We noticed from your website that you run screen printing workshops. What's it like teaching your skill to others?
I love it! Everyone that comes is inspirational to me, they all have their own ideas and things they want to do, all I'm there for is to give guidance. And it's nice to meet different people and have a chat. Plus the food at Yum Yums at the Custard Factory is rather tasty!
Sarah in the printing studio
What sort of workspace do you have?
I work from home. Which means I have a desk in the living room. I especially love it in the winter when I have to wear a sleeping bag and peel my fingers away from a pencil at the end of the day. Summer is great though because there's a big garden and I can draw the squirrels and crows terrorizing my cat.
Sarah's home studio space, complete with friendly illustrated creatures.
What does an average day look like for you? Do you like to stick to a routine or do you go with the mood you wake up in?
I LOVE LISTS. Yep, lists are my thing, I have so many of the damn things. I normally write a list before I go to bed with what I want to achieve for the next day otherwise I'd get up and potter about for ages without much of a purpose. I definitely don't write lists on a Saturday night. My lists used to start with little tasks like 'go post office' but I would keep going and keep going until my last tasks would read 'have children' 'buy a house' and then 'sort your life out!' I came to realise that I'd never achieve all the things on my list in one day so over time learnt to refine them.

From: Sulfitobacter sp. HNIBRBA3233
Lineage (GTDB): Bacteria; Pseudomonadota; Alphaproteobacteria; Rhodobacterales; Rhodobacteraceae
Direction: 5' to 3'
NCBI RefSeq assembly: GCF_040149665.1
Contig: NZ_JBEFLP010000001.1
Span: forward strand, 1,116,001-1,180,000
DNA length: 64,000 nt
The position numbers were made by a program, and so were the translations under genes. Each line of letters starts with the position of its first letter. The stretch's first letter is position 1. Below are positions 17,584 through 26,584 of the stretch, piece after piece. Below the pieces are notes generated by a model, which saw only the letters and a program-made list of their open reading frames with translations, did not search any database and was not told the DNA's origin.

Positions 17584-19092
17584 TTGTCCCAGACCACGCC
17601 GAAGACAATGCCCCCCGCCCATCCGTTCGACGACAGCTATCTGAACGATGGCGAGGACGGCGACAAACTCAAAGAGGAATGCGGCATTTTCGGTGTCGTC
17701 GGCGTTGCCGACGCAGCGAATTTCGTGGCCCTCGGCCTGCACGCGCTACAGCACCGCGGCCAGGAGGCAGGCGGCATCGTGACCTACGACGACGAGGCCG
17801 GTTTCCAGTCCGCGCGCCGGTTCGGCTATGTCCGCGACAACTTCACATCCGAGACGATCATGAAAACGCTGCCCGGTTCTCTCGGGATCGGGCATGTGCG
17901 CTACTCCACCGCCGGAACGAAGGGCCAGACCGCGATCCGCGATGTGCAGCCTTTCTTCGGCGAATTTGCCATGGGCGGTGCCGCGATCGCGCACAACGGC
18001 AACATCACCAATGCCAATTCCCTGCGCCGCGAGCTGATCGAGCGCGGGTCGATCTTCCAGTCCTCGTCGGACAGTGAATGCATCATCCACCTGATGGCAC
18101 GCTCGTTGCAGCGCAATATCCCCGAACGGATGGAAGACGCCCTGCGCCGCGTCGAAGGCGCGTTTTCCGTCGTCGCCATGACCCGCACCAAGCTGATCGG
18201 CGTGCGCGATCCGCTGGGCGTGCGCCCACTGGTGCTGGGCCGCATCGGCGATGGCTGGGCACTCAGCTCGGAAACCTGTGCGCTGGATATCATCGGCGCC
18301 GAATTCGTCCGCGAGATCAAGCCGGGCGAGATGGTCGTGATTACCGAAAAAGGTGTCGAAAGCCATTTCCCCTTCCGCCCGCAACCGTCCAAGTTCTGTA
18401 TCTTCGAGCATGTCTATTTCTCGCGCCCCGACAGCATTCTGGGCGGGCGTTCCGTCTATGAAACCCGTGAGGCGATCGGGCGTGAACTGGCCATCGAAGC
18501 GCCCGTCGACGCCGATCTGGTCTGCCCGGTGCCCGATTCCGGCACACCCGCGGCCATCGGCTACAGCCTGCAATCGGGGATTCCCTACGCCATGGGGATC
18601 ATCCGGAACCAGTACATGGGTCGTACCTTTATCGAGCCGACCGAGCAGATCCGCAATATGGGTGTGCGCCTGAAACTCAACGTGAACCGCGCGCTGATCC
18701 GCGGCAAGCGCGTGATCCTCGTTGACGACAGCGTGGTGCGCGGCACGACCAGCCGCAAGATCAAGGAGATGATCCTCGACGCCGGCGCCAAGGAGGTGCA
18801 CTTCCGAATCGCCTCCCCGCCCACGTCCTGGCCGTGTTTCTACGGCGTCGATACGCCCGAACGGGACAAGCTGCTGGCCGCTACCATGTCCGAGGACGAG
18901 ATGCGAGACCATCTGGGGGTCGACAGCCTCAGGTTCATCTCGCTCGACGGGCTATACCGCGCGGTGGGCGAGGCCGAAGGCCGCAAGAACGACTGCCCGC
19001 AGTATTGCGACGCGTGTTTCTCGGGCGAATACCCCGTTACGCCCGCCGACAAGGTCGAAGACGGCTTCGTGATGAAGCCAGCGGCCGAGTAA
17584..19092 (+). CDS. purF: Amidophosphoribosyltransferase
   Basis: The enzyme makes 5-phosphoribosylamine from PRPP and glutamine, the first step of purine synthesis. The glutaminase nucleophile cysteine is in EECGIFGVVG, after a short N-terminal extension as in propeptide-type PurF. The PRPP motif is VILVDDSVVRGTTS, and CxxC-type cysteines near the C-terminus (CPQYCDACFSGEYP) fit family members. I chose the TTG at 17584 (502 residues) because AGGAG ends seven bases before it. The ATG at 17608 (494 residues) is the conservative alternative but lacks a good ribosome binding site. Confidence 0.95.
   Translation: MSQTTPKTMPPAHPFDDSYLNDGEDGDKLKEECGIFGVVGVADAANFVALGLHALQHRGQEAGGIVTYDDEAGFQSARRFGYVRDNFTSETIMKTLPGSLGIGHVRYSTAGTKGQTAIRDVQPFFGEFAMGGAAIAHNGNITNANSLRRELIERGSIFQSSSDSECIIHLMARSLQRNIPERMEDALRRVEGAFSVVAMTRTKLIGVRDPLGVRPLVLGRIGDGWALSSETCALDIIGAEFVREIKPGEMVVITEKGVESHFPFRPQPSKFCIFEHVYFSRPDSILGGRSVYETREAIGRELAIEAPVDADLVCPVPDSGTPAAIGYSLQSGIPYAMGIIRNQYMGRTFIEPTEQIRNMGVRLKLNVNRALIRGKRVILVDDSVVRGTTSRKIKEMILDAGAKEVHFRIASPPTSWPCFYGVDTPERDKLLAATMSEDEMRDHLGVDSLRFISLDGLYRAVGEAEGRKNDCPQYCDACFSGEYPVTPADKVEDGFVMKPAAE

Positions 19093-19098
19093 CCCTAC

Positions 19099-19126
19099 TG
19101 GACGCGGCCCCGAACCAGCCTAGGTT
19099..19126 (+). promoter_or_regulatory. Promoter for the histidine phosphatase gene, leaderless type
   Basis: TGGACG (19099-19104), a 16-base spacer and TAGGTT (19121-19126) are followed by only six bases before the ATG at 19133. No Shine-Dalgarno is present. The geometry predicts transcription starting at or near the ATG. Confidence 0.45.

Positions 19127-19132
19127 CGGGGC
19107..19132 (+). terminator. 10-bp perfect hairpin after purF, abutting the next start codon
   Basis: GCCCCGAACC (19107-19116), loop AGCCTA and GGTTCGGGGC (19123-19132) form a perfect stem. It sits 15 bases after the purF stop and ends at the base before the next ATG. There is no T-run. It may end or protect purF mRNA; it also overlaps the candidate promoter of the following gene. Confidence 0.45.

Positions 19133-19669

We also stock the Magic Zine and postcard book from Girls Who Draw at LMNOP, a collective you are part of. What's it like being part of such a group, and how did you get involved?
It think it's always good to be a part of some sort of collective as a creative because most of the time you're doing your own thing and it's refreshing to then meet and work with others to do exciting things together. I got involved when I was asked if I would like to, by Karoline Rerrie (GWD founder) who I didn't know at the time. I think she had seen my work about. I especially enjoy the exhibition side of being in a collective as it's social and it's great to see what others are doing.
As well prints and gift cards, you also sell illustrated jewellery and furnishings. Do you have these sorts of products in mind when designing them, or do you think about adapting illustrations for them afterwards?